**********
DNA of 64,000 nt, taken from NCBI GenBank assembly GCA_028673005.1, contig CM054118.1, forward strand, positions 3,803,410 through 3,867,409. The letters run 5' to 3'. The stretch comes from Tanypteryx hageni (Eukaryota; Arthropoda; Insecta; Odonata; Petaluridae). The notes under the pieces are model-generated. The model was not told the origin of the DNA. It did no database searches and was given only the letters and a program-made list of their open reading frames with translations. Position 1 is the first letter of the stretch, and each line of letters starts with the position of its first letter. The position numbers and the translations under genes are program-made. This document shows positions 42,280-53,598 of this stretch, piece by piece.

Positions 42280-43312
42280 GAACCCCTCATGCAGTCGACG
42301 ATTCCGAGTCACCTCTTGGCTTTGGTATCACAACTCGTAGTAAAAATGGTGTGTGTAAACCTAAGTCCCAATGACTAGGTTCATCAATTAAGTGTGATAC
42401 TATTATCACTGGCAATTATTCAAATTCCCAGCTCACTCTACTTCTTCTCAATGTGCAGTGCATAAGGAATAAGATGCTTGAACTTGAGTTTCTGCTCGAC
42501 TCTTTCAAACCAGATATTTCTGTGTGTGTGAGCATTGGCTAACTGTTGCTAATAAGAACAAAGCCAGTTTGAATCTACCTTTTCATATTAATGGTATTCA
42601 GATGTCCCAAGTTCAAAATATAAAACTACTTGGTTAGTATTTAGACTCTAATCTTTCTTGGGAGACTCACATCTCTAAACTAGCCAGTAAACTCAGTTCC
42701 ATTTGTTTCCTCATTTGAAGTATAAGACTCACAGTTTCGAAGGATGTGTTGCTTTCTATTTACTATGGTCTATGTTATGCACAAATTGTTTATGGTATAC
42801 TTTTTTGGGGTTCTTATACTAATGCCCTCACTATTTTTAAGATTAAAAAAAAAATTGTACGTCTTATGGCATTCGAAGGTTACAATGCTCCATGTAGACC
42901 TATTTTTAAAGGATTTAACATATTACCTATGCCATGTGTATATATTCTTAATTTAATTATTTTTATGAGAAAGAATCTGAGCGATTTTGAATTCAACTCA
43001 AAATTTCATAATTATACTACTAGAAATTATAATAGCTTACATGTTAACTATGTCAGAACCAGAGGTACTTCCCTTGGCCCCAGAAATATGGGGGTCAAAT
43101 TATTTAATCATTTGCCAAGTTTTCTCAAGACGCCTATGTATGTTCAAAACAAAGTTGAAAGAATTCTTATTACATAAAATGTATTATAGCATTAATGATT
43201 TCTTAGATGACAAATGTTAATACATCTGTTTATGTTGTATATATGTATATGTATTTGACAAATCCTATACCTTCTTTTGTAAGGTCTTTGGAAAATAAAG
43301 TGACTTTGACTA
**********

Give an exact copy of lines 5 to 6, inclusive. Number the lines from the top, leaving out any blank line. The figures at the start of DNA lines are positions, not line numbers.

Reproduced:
42401 TATTATCACTGGCAATTATTCAAATTCCCAGCTCACTCTACTTCTTCTCAATGTGCAGTGCATAAGGAATAAGATGCTTGAACTTGAGTTTCTGCTCGAC
42501 TCTTTCAAACCAGATATTTCTGTGTGTGTGAGCATTGGCTAACTGTTGCTAATAAGAACAAAGCCAGTTTGAATCTACCTTTTCATATTAATGGTATTCA